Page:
Silicon Valley Talents Are Moving to Crypto Jobs
Investor, Chris Burniske and AngelList co-founder Naval Ravikant have been tweeting about how “Blockchains are now sucking in top-tier Silicon Valley tech talent faster than any boom since the Internet.” Tinder investor Jeff Morriss Jnr, agrees with them and even started Chapter One, a venture to back crypto projects he finds exciting.
As Coindesk reports, people are leaving jobs “not just at notable tech companies but at the most notable ones,” being FANGS, or Facebook, Amazon, Apple, Netflix and Google. Here are five who have escaped FANGS!
Kahina van Dyke
Now Ripple’s senior vice-president, spent years focused on payments at Facebook, Mastercard and Citibank. In June 2018, she left for Ripple, saying “There is a reason you have only a handful of major money transfer operators in the world today. Without question, cross-border transactions are one of the most complex and multifaceted problems in payments.”
Former Facebook and Google employee, Kuzakov is now a software engineer at Near Protocol, which aims to bring blockchain to low-end devices by taking advantage of sharding. He said: “I’ve worked on backend infrastructure at Google, so I know how to build distributed systems. I understand security and privacy of large scale projects to make sure users are in the best interest of the overall system.”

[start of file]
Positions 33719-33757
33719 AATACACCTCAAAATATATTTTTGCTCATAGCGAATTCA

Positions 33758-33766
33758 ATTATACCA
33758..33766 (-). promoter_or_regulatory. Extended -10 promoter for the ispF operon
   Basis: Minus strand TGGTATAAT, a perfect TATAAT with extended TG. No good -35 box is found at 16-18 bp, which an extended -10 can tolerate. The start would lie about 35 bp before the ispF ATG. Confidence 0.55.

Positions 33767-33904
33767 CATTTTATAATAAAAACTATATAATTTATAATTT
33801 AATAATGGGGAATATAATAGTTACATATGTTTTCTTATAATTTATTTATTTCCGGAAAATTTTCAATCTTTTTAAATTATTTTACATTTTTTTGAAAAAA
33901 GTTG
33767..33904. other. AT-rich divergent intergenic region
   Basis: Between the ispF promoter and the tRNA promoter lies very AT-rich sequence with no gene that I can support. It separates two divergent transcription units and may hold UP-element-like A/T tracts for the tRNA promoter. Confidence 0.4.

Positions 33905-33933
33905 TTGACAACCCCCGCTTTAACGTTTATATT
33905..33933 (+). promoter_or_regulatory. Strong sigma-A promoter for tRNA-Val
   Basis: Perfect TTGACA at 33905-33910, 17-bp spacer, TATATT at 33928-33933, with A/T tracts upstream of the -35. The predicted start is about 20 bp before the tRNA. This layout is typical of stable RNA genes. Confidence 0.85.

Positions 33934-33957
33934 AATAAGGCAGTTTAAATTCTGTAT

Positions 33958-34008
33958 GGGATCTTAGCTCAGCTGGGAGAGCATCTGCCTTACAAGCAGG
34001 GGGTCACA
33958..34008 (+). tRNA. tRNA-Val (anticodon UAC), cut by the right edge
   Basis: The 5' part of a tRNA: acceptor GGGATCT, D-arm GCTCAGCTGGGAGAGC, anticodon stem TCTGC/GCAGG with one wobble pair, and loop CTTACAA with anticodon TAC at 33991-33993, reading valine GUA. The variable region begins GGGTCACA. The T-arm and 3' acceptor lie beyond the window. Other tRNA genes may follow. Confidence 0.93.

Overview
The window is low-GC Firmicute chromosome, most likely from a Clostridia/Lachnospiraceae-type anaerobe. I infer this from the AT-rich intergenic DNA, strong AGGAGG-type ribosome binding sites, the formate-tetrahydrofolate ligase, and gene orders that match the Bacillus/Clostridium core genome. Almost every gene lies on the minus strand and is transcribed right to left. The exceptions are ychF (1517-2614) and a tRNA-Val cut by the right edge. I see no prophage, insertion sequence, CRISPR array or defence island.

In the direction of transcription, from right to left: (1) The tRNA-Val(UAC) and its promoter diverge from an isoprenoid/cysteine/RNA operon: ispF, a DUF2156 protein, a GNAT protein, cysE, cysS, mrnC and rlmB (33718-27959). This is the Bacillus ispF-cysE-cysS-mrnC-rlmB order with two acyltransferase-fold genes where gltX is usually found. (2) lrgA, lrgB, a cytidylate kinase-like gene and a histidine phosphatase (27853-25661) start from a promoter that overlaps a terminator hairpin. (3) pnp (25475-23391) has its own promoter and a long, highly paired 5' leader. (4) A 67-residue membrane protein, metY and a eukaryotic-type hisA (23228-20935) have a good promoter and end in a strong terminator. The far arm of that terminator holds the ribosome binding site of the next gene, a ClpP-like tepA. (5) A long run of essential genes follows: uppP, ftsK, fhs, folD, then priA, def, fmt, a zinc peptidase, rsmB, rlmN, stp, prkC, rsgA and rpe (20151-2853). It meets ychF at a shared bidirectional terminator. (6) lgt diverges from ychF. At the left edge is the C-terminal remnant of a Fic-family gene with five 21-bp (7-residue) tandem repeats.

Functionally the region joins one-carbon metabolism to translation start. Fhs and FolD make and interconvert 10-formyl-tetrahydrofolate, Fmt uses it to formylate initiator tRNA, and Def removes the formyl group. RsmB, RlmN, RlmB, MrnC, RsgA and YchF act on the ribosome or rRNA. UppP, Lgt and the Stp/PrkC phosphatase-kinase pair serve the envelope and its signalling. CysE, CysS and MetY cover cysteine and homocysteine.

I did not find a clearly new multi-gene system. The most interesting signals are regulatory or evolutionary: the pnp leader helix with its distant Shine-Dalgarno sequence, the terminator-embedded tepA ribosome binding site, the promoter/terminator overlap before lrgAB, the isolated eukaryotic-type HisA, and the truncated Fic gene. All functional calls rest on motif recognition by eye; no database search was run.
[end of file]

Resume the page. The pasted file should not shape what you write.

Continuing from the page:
Chen left Amazon Web Services (AWS), the Seattle-giant’s cloud service to start Harmony, an upcoming consensus platform designed for very high throughput. He said: “I, myself, am also pretty interested in building the infrastructure and distributed systems. I felt blockchain is the technology I am interested in and I can contribute to.”
Kotharai is a co-founder of Harmony with Chen. He left Apple in June after working there for nearly three years. As a machine learning specialist, he had been working on Apple’s voice assistant, Siri. He said: “I had become convinced that blockchain would transform the world. To unleash all the usefulness of the data being created in the world, access to data should be democratized and decentralized.”
Feinberg started at Google in 2011, serving in a number of roles on the business side before leaving in March, working at the time on Google Search and Google Assistant. Now he’s Director of Business Development at OKCoin. He said: “I thought to myself, ‘The people with whom I share a similar world view outside of Google are doing much better financially than the people with whom I do not at Google, so let’s see where this takes me.’”